“It was four-wheel drive so I could drive right into the property, across the lawn and up the hill with big trees in the back,” Russell recalls. “We went back to the hole we had dug and dropped the tree right into it.”

Working for himself gave him new flexibility to take on a variety of creative projects, including landscaping, sculpture, and commercial art installations. Russell has since been able to focus on the diverse aspects of art and creativity that he loves.

If you’ve walked Oak Bay Drive last year, you may be familiar with Russell’s creative work. “Between Us” is a sculpture located near the penny farthing between Hampshire Road and Monterey Avenue. Russell created the piece last year as part of Oak Bay’s annual ArtsAlive program, which gives artists the opportunity to showcase their work while giving residents better access to public art. Russell says the program is a refreshing opportunity for artists to inspire one another and the general public.

“Art in the landscape is so important; it can arouse a sense of wonder, stimulate the imagination or stimulate thought, ”he says. “I would love to see sculpture parks that are integrated into the natural surroundings of Oak Bay and Victoria. As in many cities around the world, outdoor walking areas only enrich the atmosphere and the outdoor experience through nature with sculptures as anchor points. “

If music festivals and beer gardens are your scene, then there’s an equally good chance you’ve seen Russell’s work as a carnival-like backdrop for elaborate sets and displays. One of his most notable and memorable pieces, he says, is a 12-foot refrigerated semi-trailer truck that he turned into a 32-tap beer garden known as a gypsy wagon. Russell recalls the reaction from Phillips Brewery owner Matt Phillips when he showed him a sketch of the project which consisted of loading the trailer with barrels and then decorating its sides with crane-mounted removable panels. He was met with head scratching and disbelief and then immediately received the green light to proceed with what became a huge crowd-pleaser and signature fixture at local events.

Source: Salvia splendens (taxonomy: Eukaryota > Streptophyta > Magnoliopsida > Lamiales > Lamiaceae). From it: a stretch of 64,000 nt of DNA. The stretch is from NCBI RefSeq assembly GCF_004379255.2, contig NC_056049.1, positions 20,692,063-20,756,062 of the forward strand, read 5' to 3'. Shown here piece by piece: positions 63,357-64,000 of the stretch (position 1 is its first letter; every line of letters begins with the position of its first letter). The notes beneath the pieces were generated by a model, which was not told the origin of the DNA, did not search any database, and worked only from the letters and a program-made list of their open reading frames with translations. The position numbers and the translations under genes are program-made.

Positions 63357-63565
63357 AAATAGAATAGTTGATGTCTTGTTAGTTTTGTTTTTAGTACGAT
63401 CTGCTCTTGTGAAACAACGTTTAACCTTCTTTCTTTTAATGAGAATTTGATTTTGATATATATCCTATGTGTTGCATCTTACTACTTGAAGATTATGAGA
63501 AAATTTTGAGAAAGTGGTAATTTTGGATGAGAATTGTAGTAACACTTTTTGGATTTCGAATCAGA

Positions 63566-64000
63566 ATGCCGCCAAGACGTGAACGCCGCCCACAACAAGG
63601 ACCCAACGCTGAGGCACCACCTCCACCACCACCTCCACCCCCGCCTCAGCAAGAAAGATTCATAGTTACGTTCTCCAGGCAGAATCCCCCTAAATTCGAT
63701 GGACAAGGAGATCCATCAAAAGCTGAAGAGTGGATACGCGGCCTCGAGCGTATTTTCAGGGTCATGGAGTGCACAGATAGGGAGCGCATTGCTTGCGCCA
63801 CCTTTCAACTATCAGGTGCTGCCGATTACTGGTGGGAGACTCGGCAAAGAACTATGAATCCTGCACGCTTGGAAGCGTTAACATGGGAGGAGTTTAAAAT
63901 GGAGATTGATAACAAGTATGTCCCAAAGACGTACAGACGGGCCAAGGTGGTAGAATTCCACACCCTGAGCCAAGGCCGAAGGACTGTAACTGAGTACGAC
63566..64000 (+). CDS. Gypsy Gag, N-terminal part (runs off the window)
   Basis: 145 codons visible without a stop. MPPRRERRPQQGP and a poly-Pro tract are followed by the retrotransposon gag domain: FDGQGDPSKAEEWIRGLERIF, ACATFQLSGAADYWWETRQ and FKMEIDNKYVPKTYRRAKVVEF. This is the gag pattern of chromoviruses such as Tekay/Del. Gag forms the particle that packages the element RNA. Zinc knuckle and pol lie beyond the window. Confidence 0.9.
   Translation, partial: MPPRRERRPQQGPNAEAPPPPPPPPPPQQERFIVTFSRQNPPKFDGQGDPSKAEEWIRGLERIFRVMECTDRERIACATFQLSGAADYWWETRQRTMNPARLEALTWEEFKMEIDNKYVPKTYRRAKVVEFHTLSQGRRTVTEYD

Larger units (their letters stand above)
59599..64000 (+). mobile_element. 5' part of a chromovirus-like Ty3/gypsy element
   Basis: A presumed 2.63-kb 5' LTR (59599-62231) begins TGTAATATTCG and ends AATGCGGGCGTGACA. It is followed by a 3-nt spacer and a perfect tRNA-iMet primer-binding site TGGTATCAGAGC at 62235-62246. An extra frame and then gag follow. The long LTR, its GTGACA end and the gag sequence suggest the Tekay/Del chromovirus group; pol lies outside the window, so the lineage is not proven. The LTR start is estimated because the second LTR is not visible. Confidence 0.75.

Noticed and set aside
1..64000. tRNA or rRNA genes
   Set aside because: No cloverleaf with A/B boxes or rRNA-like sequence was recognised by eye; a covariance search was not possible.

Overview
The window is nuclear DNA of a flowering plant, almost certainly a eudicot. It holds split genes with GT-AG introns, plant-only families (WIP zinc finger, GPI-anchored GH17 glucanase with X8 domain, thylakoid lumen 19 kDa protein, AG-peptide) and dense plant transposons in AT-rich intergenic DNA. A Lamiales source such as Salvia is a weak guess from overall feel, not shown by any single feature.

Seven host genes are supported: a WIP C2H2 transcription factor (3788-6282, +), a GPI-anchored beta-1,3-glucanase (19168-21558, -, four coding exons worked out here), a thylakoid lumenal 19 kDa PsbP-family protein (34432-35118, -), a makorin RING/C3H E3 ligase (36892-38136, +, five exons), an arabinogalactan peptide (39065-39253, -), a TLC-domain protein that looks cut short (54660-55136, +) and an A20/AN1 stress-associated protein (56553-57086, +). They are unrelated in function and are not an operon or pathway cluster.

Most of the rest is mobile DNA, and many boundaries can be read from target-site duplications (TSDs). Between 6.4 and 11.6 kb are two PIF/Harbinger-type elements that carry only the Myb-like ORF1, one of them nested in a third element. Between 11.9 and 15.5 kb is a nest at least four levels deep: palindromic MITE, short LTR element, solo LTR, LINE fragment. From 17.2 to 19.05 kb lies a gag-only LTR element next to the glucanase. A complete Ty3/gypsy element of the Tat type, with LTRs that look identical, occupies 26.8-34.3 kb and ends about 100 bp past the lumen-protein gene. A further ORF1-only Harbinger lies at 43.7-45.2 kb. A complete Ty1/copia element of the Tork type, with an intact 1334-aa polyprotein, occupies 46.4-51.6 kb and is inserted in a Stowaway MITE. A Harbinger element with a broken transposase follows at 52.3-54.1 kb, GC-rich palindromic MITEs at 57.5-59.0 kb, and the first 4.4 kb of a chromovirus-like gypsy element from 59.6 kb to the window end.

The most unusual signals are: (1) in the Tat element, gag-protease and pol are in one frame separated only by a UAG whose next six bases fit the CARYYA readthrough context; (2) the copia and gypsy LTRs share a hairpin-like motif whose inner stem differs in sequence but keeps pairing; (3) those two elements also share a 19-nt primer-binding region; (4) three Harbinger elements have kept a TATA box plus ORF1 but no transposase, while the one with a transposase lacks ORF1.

Whether in the public area of ​​a festival or in the private world of a customer’s backyard, Russell’s colorfully structured creations are a balance between the modern, built urban landscape and the organic backdrop of sea, mountains and forest. His style is imbued with this place and this moment, but also with centuries-old principles. It is a kind of elegant intensity that invites the viewer to discover, celebrate and imagine.

“Art Nouveau meets Art Deco meets a Turkish puzzle ring full of complexity and layers,” he says.

However, Russell’s favorite aspect of his job is helping clients blend their living spaces into the natural landscape. To this end, he has started to shape the “courtyard landscapes” of the region himself. One of his proudest accomplishments is a landscaped garden on a Beach Drive property that was completed in 2011. Today he works on projects in the Cook Street Village area and on Ardmore Drive in North Saanich.

“Whether it’s a single sculpture or an artistic setting in the landscape, the process involves clear communication,” he says. “It’s a great way to get to know someone, hear all their ideas, and find a way to make their dreams come true. It may not be so clear to them, but I can translate what they say into something they may not have thought possible. ”

Visit Russell’s website here.

ArtBusiness